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Are the following sentence natural?

  1. You'd better study harder for fear that you might fail the exam.

  2. You'd better study harder lest you should fail the exam.

The Oxford Advanced Learner's Dictionary defines for fear... as "to avoid the danger of something happening." I am wondering whether this definition can explain whether the first sentence is natural.

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My AmE ear finds your two sentences unnatural, for different reasons.

If we use lest, it is without should.

... lest you fail the exam

... lest he fail the exam

Your sentence is grammatical, but would probably sound more natural to a BrE speaker.

for fear that is an explanation for someone's actions or behavior; it refers to the motive for an action that has already taken place, or which takes place regularly:

They piled up sandbags in front of the door for fear that the flood waters might enter the house. idiomatic

Whenever it rains they pile up sandbags in front of the doors for fear that the flood waters might enter the houses. idiomatic

It is not used with an action in the future of the person being spoken to:

You had better pile up sandbags at the door for fear that the flood waters might enter the house. not idiomatic

or being spoken about:

They had better pile up sandbags at the doors for fear that the flood waters might enter the houses.

It is unnatural to supply motives before the fact.

lest would work there:

You had better pile up sandbags at the door lest the flood waters enter the house. idiomatic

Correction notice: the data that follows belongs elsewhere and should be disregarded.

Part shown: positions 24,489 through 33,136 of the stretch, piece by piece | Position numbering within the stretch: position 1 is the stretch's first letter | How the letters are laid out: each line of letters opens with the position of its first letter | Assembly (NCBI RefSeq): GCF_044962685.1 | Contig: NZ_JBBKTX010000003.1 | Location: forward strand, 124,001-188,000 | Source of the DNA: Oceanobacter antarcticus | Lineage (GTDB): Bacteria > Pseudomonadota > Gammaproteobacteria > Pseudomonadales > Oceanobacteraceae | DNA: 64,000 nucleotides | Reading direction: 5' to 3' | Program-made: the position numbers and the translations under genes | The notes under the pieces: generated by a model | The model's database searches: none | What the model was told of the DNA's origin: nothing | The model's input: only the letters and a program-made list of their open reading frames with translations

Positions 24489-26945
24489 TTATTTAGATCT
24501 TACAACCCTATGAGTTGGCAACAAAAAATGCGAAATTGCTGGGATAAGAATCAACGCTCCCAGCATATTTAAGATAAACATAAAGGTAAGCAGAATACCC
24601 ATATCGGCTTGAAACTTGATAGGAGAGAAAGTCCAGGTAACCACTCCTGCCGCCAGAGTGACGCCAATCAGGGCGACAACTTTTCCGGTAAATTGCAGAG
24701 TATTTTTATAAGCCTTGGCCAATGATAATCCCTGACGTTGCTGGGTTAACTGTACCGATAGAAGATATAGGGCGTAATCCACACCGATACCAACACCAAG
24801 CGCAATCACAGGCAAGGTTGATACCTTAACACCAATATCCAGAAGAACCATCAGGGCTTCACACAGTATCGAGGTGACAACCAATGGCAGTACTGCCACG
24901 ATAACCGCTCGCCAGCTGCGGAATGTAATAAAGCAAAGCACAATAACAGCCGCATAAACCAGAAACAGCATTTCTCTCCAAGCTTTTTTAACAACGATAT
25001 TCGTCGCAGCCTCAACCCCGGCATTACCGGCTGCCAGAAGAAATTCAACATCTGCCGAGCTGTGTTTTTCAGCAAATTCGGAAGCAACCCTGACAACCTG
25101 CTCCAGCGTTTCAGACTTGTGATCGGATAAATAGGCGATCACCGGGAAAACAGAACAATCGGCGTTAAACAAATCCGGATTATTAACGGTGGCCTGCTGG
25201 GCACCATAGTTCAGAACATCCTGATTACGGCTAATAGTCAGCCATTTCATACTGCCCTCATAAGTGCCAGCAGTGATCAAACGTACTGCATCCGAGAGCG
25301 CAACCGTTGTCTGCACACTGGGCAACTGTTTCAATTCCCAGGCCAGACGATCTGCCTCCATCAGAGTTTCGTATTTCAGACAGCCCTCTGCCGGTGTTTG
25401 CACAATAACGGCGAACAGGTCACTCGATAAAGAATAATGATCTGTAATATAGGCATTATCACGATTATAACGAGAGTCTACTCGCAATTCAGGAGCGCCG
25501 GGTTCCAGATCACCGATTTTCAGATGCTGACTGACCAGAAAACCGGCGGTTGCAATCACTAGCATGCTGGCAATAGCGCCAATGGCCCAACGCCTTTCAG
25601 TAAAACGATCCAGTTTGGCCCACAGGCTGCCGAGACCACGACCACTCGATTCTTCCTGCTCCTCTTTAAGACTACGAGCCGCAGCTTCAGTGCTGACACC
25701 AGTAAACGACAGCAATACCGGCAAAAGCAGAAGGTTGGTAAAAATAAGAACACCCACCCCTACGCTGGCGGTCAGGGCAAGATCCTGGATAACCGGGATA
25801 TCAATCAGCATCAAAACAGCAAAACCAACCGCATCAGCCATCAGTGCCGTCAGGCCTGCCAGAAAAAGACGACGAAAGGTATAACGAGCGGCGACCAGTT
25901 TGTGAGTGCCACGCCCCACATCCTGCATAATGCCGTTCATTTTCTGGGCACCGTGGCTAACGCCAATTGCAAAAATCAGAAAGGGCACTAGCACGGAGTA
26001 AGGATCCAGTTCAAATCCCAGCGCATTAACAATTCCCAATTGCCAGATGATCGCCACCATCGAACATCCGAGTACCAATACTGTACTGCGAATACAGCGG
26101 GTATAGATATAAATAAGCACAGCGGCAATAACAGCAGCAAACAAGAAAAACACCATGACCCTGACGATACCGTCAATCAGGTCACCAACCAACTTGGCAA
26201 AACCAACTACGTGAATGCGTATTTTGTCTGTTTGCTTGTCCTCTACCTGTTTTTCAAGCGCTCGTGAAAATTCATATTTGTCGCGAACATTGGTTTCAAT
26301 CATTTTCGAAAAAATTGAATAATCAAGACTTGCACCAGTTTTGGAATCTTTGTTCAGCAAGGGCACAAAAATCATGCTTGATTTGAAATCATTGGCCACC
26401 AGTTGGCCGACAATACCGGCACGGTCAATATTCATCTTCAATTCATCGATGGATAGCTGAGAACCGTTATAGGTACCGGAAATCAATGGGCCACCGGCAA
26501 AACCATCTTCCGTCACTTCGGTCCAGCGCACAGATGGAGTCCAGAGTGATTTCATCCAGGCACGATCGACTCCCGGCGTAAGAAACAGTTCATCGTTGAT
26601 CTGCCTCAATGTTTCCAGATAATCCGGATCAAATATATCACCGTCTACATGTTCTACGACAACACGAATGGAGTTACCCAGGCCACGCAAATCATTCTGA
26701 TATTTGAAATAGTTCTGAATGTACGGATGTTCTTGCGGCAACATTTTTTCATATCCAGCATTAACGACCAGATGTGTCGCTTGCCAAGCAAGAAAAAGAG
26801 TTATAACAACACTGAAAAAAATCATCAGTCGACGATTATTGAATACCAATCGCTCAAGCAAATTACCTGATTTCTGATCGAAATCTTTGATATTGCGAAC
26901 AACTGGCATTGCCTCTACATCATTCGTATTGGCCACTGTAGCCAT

since lest refers to what could happen.

  • I am curious if my answer is wrong in any way. Worded differently but in essence the same result I believe? I do not hear "lest" much these days in neither BrE nor AmE except Game of Thrones or such – mplungjan Dec 7 '17 at 14:41
  • @mplungjan: I think with your phrase "when you talk about them" you mean much the same thing as I do with "refers to the motive for an action". Though you don't quite spell it out. – Tᴚoɯɐuo Dec 7 '17 at 14:53
  • The difference is that Tᴚoɯɐuo suggested that "lest" can be used to make suggestions. – Apollyon Dec 7 '17 at 22:56
  • @Tᴚoɯɐuo Do you think the dictionary definition I quoted is adequate, by the way? – Apollyon Dec 7 '17 at 23:00
  • A single word would make it better: "wishing to avoid the danger of something happening" – Tᴚoɯɐuo Dec 8 '17 at 1:23
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If by natural you mean idiomatic? No.

For fear that and the synonym lest would be used when describing a situation

You cannot say to someone "do this for fear of something" or "do this lest something"

You can say "Study harder or suffer the consequences" - that may make them study harder lest you come after them.

Then when you talk about them, you can say "They studied harder for fear that I would punish them

They can say "I studied harder lest I got punished" but lest is not in daily use except in some standard phrases like Lest we forget

  • I do believe that lest is used fairly often in the US South, and not just in fixed phrases. – Tᴚoɯɐuo Dec 7 '17 at 14:50
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    I DO declare, Mr. Beauregard! – mplungjan Dec 7 '17 at 15:06

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